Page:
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The Peninsula

Chinese Tourists to South Korea Drop 40 Percent in March Amid THAAD Row

Published April 24, 2017
Author: Jenna Gibson

By Jenna Gibson

It’s official – new numbers from March confirm that China’s THAAD retaliation has significantly cut into South Korea’s tourism industry.

According to new data released today by the Korea Tourism Organization, the number of Chinese tourists arriving in South Korea fell 40 percent year-on-year in March 2017.

Only 360,782 Chinese visitors came to South Korea in March, down from 601,671 in March last year.

Considering that China’s alleged travel ban only took effect on March 15, about halfway through the month, it’s possible that April’s drop could be even more dire.

South Korea’s tourism industry is heavily reliant on Chinese visitors – in 2016, they made up 47 percent of all tourist arrivals and 70 percent of sales at Korean duty free shops.

According to a previous KEI article, “Chinese tourists spent an average of $2,391 per person while visiting Korea – meaning the 8 million Chinese tourists who visited Korea in 2016 brought nearly $20 billion into the local economy.” So, if the 40 percent cut in visitors results in a corresponding drop in revenue, the Korean tourism industry could lose up to $7.7 billion as a direct result of China’s THAAD retaliation.

Chinese Tourism Graph March

There is a silver lining in the March tourism data. Despite this massive 40 percent drop in visitors from China, the total number of people entering South Korea in March was down only 11.2 percent over March 2016. This is thanks in large part to a 22 percent jump in visitors from Japan, the second-largest group of tourists in Korea after China.

Other countries such as Taiwan, Myanmar, Vietnam and Mongolia also showed significant increases. This may be a good sign for the Korean government, which is heavily targeting Southeast Asia and the Middle East to diversify the industry and decrease their reliance on tourists from China.

The Ministry of Culture, Sports and Tourism is reportedly focusing more on advertising in Southeast Asia and Japan, and Seoul has started posting signs at major tourist destinations in Bahasa Indonesia, Malaysian, Thai and Vietnamese.

In addition, the KTO has been increasing their focus on tourists from Muslim-majority countries, helping local restaurants get halal accreditation and even hosting a Halal Restaurant Week at the end of last year to highlight Korean food options for Muslim visitors.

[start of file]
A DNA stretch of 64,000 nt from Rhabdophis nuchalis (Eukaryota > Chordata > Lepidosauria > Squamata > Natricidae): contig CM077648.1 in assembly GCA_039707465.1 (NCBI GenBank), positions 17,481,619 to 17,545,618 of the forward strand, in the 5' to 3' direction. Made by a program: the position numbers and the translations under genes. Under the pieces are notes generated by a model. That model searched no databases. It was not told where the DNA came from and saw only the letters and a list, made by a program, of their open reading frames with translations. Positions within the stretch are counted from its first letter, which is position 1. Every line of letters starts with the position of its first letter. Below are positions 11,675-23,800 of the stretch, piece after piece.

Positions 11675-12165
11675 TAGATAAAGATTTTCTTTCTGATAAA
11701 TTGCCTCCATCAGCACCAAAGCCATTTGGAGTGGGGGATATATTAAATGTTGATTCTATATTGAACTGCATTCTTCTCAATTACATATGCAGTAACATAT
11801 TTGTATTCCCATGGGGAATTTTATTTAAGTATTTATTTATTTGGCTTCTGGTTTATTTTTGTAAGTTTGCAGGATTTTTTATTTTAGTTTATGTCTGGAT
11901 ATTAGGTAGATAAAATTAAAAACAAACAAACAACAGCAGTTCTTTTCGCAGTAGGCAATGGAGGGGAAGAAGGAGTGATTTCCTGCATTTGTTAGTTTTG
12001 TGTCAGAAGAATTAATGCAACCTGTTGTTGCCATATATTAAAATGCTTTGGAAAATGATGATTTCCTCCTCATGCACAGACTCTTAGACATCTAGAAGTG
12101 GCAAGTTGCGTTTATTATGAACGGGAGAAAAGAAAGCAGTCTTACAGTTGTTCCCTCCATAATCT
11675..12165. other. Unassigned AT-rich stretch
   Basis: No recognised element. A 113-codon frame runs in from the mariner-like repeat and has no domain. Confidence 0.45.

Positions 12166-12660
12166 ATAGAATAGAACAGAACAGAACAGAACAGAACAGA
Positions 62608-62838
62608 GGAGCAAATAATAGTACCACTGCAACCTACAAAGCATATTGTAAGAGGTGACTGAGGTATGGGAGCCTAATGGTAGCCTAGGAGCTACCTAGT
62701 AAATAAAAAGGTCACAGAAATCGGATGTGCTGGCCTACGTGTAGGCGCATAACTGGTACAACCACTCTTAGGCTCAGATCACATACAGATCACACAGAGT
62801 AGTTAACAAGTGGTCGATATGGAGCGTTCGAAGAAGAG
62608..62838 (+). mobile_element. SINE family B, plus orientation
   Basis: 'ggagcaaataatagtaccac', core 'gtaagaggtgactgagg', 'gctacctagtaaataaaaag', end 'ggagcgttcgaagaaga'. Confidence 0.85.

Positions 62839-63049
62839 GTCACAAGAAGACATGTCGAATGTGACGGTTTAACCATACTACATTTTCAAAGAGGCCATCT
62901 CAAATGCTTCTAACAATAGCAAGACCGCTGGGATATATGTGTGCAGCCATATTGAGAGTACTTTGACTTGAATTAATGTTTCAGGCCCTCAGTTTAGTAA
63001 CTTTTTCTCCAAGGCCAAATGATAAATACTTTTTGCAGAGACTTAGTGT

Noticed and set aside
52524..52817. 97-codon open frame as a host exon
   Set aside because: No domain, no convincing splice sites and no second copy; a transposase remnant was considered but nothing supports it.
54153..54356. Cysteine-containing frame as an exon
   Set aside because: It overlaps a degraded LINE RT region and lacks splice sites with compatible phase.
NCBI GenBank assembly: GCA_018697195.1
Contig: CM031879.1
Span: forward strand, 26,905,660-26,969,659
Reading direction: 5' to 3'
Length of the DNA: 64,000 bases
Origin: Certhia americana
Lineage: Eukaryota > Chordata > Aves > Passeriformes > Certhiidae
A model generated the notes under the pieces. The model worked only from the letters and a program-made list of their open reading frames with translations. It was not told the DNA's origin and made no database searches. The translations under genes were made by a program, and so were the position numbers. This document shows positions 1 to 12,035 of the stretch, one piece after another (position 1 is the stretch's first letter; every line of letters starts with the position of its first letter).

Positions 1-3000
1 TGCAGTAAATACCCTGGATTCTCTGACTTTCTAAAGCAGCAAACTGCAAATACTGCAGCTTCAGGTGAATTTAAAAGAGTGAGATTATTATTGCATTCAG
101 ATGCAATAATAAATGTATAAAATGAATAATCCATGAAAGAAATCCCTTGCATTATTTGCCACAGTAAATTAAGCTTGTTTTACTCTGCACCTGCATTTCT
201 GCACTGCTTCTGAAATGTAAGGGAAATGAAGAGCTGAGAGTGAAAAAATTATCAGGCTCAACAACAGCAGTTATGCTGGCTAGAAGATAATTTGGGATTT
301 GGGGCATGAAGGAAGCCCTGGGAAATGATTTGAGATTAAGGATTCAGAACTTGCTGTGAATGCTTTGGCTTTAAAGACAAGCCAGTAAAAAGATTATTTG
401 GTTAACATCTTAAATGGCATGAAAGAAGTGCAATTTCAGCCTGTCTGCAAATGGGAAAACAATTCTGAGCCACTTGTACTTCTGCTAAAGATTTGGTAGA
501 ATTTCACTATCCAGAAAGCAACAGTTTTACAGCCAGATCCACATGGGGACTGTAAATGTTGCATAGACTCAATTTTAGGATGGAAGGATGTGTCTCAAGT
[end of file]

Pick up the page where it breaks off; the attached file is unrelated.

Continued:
Meanwhile, just after the ban took effect, the Korean Ministry of Trade, Industry and Energy promised to provide 400 billion ($349 million) to support businesses affected by the THAAD retaliation, including those in the tourism industry.

This is not the first crisis that the Korean tourism agency has dealt with in recent years. During the peak of the Middle East Respiratory Syndrome (MERS) outbreak in July 2015, total tourism arrivals were down 53.3 percent over the year before, including a 63.1 percent drop in arrivals from China. Later that year, the Korea Culture and Tourism Institute estimated that MERS cost the tourist industry 3.4 trillion won ($3 billion) in lost revenue. The fact that the tourism industry was able to bounce back from that significantly greater drop bodes well for its ability to deal with this crisis as well.

While it remains to be seen how deep this THAAD spat will cut the Korean tourism industry over time, it is clear from these new numbers that the Chinese retaliation should not be taken lightly. As the THAAD system continues to go through the deployment process, Korea will have to keep an eye on the immediate as well as secondary effects of China’s policies.

Jenna Gibson is the Director of Communications at the Korea Economic Institute of America. The views expressed here are the author’s alone.

Graphic by Jenna Gibson. Photo from Tom Page’s photostream on flickr Creative Commons.

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